The Harsh Reality of Hospice Care
The snow from the harsh and biting winter was visible through the cracks in the floor of the decrepit, scorched trailer. The single-wide itself was smaller than an average living room.
With no furnace and a tiny wood burner stove smack dab in the middle of the trailer, an elderly couple sat. The man, burning coal on the rusty stove. The woman, pridefully showing Kris Denning around her living space.
“She was so excited because the trailer was given to her,” said Denning, the bereavement coordinator for Hospice of Eastern Idaho, who was wiping small tears from underneath her wide-brimmed glasses. “It was given to her because there’d been a fire in it. And here she is, dying.”
A mentally challenged couple living in squalor, dealing with the wife’s diagnosis of cervical cancer. Blankets were stacked on the bed of the elderly couple. She struggled to keep warm.
As they sat in the trailer without taking off their coats, Denning, along with a social worker and the former CEO of Hospice of Eastern Idaho, Ray Barnes, knew that something had to be done.
“The social worker at the time, her dad had a rental house,” said Denning. “So, thankfully, we were able to move the couple into the rental house.”
Just a small distance from the Hospice Center, Denning and Barnes’ wife decorated for the upcoming move-in of the elderly couple.
Candles, towels and a cozy, clean home. The soft-spoken, gracious woman slowly walked into the house followed by her husband and breathed, “This is like a fancy motel.”
“I so believe in hospice care and what hospice has always been in this area,” says Celeste Eld, the CEO of Hospice of Eastern Idaho. “People don’t even want to, number one, talk about dying. [People] say, “How could you work with someone that’s dying?”
Back home from the hospital late one afternoon, an elderly woman was cautiously lifted from a wheelchair onto her bed by a tall, blonde hospice nurse, Lorri Anderson.
According to the doctors, the elderly woman had but a few weeks left. Anderson, the Director of Nursing at Hospice of Eastern Idaho, turned to invite the woman’s children to the kitchen.
Gathering the woman’s medications, Anderson began teaching the children the ins and outs of when their mother would require which medications, and everything else that comes with the process of caring for a loved one who is dying.
After a few minutes of training the children, Anderson walked back into the bedroom and assisted the woman in stretching out to try and get some much needed rest.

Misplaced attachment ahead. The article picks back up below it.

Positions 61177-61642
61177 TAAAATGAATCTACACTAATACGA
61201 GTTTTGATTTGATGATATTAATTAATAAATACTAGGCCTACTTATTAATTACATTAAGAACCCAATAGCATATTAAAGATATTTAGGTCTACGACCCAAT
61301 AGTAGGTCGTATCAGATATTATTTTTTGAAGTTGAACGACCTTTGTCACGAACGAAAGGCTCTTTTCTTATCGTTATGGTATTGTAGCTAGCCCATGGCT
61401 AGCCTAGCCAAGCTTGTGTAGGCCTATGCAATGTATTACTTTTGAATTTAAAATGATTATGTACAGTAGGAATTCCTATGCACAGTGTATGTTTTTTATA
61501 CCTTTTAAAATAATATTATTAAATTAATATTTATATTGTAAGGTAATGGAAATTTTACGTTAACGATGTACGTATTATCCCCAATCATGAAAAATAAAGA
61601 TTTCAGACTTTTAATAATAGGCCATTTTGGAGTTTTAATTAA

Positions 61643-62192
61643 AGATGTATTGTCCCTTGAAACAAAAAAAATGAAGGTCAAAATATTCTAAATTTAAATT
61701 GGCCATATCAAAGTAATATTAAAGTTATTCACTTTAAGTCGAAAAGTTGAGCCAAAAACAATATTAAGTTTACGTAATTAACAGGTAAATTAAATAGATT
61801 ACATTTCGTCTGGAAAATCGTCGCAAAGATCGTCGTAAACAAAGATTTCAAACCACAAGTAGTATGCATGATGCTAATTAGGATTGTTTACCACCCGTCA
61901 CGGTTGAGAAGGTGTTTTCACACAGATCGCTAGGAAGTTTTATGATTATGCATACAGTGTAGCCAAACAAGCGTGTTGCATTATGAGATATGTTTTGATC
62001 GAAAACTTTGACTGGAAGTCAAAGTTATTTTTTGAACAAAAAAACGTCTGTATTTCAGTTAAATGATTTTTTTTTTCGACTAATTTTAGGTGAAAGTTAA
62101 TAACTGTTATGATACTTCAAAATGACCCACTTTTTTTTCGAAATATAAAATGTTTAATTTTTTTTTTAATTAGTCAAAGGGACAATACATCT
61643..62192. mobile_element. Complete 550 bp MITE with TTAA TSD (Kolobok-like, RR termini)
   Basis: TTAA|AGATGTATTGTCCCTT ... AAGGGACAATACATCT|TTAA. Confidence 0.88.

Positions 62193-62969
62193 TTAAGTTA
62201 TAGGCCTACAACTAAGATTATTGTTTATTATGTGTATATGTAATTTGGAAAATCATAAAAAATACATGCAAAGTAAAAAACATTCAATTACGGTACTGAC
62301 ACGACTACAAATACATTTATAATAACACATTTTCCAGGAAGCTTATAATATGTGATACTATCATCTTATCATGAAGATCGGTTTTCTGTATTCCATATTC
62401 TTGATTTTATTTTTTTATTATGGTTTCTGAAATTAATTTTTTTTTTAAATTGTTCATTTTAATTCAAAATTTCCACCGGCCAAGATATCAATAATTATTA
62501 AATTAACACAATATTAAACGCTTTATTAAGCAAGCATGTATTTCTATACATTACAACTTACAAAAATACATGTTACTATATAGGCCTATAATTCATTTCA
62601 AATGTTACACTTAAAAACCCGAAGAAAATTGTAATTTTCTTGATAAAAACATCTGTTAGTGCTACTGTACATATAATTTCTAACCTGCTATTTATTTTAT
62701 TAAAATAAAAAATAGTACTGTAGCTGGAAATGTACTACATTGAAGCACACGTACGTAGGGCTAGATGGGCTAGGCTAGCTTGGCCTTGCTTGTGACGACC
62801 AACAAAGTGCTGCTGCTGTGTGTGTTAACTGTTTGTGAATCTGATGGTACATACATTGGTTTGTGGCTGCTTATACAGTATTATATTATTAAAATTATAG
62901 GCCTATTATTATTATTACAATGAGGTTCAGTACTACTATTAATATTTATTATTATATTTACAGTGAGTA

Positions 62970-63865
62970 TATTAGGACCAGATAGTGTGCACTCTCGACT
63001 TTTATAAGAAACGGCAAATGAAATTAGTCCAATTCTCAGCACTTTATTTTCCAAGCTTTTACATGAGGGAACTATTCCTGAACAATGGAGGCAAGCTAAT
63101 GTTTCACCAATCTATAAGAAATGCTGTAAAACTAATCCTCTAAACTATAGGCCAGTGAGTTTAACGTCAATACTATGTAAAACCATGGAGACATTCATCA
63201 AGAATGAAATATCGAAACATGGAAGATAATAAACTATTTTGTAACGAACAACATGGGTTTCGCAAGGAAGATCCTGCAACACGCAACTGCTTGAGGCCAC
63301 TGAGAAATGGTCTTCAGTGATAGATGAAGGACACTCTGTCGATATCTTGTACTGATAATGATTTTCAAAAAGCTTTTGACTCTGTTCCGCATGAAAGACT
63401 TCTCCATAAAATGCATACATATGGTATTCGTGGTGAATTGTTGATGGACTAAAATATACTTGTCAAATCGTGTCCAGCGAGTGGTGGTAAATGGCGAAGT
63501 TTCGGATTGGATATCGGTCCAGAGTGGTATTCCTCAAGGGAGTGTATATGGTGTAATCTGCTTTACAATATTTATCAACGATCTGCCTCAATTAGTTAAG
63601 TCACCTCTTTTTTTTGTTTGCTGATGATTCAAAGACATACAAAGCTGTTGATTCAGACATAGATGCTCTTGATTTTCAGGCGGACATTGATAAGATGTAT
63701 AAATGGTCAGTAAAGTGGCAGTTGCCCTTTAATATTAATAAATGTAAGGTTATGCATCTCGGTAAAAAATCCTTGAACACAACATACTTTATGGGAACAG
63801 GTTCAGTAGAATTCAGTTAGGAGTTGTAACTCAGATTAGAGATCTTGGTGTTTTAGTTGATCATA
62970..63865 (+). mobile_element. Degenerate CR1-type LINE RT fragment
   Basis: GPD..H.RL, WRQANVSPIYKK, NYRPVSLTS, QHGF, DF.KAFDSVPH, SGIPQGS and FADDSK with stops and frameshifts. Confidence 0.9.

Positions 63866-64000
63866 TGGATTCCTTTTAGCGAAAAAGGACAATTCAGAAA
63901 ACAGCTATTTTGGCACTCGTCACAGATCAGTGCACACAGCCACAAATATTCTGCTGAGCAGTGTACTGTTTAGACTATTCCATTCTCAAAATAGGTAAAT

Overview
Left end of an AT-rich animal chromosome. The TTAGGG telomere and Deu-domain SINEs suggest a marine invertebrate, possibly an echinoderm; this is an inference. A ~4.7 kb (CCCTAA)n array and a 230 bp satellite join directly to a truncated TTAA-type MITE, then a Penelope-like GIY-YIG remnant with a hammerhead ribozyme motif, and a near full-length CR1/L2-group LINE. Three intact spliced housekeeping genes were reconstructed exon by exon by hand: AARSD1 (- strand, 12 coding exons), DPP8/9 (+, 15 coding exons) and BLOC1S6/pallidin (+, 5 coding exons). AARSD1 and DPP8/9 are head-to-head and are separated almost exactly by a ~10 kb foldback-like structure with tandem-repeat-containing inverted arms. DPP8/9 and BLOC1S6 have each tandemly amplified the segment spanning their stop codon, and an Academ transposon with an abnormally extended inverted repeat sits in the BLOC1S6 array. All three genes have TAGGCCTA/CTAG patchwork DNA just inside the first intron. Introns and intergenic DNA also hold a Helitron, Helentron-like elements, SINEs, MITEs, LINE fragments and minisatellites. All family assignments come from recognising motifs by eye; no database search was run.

“I can see that you’re tired, I need you to lay down now and try to go to sleep,” Anderson said to the woman.
“No I can’t, not with my kids here, I need them gone.”
Anderson left the bedroom and walked outside to tell the children that their mother requested to be alone, before walking back into the bedroom to sit and attempt to comfort a woman who had just been told that she was going to die.
After a few quiet moments, Anderson felt the sudden urge to say something that she had never felt the need to say before in her 30+ years of working as a hospice care nurse.
“I was prompted at that point to say “I love you,” said Anderson. “And I didn’t. Because this was really my first interaction.”
The woman was dead three hours later.
“It was a learning moment for me that when I am prompted, when my gut tells me to say something or do something, you do it for these people.”
Hospice care has been a touchy subject since its beginning in 1974 with the establishment of the Connecticut Hospice in New Haven. Though many would want to avoid any kind of work that involves terminal patients, hospice care workers spend every day (and sometimes every night), helping the dying through their final stages of life.
“We are not going to live forever in these bodies,” said Eld. “Hospice doesn’t hasten death. It allows families and patients to change the focus of their hope from cure, to care and comfort. We’re not euthanasia, we’re not assisted suicide. We believe that there is value in life, until the last moment of life.
The practice is now synonymous with terminal illness and as time goes on, hospice care is becoming more commonplace.
According to John Hopkins, in 2011, an estimated 1.65 million people received hospice services. Recent statistics also indicate that around 44.6 percent of all deaths in the U.S. occurred under the care of a hospice program.
Hospice workers face the burden of putting a substantial emotional toll on themselves when a patient they have deeply connected with passes away.
When it comes to self care, Denning believes that being able to step back and take time for your own mental health is important for the well being of yourself and your patients. The ability to go home at the end of the day and leave work behind is a difficult but necessary task.
“I can remember talking to one of the nurses and I said, ‘How do you do this? How do you do this patient care thing?’” said Denning. “And she said, “‘Somebody’s gotta take care of them.’”
For Denning, “It might as well be me.”